What is the biggest mistake you have made as a writer?
Starting! No, I think preachiness. Being obvious, pushing a theme, forcing a story, some moral preachiness rather than just telling the story. Artifice.
What is the biggest mistake you have made as a person?
Bless me Father, for I have sinned…
It’s such a long list…
Early on, blind trust and naivetè.
Later on, arrogance and judgementalism, ego.
Now, not being rich.
What is your best failure story?
It’s such a long list…
As a writer, years ago, when I first started writing, I wrote a long character monologue for an elderly woman. I sent it to Joanne Woodward. Fortunately it was read by a reader, who sent me a polite rejection letter, informing me it was not of the sort of caliber Ms. Woodward would be interested in. I found it recently, throwing out some old files…what was I thinking…it’s dreadful! I know she never saw it because she was nice to me after that anyway!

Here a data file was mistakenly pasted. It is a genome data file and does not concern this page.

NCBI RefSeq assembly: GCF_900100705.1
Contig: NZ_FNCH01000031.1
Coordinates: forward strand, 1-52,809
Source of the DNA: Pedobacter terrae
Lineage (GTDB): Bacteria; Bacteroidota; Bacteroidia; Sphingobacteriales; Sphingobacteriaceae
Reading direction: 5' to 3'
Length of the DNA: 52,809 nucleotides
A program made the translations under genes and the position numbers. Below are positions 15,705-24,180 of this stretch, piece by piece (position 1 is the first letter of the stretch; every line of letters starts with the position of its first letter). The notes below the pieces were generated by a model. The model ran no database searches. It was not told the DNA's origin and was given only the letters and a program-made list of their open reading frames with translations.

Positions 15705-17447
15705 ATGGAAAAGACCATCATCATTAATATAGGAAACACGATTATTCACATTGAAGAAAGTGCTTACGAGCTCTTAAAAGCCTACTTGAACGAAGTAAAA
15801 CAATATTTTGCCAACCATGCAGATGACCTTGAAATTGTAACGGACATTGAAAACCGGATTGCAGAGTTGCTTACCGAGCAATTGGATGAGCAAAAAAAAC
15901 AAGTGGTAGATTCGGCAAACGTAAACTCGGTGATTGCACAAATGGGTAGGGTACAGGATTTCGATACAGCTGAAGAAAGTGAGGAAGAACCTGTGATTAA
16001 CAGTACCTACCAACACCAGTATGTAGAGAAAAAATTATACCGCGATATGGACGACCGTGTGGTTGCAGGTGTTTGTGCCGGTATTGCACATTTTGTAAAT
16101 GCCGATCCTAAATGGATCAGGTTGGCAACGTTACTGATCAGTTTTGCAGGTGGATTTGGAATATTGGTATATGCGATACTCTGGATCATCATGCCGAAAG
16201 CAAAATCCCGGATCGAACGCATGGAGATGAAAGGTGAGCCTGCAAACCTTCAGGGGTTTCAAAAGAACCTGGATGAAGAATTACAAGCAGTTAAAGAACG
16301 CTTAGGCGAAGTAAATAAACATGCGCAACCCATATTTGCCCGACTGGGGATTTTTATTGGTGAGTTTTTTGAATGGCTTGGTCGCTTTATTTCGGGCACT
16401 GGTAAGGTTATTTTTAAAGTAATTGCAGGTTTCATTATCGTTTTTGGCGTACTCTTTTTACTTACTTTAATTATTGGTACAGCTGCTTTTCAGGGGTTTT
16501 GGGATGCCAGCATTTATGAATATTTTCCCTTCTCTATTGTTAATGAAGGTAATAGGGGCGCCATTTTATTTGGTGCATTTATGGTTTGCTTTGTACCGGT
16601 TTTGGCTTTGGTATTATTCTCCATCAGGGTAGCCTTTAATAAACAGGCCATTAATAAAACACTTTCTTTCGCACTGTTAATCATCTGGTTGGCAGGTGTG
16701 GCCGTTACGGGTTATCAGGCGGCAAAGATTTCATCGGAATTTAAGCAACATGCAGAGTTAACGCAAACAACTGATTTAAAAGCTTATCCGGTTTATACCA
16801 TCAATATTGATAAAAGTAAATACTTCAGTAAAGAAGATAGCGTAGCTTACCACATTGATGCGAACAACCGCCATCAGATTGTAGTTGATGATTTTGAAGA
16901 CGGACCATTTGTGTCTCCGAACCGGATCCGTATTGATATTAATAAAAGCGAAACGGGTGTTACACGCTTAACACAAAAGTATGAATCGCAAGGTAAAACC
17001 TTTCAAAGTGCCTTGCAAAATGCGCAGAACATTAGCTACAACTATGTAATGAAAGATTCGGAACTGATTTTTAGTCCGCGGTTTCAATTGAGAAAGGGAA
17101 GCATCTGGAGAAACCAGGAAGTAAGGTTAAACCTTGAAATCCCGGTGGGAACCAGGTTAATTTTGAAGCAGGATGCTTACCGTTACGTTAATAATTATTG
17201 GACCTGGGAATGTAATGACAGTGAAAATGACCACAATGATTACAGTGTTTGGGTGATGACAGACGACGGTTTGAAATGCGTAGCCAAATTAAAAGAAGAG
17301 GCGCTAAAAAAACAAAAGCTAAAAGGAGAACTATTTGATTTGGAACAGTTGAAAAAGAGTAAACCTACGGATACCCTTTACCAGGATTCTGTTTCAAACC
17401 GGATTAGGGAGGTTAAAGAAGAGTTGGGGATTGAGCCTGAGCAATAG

As an actor, I had to audition for a new musical based on Alice in Wonderland, and they wanted a patter song. I studiously worked on the Major General’s song from ‘Pirates of Penzance’, worked with a coach, the whole thing. Panic swallowed me in the audition. I croaked out the words, could not keep time with the accompanist. Sweat enveloped me. They tried again, they slowed it down, they slowed it down again, we stopped so I could start breathing again..until finally, mercifully they let me go with a soft and gentle “Thank you for coming in”. I vowed never again.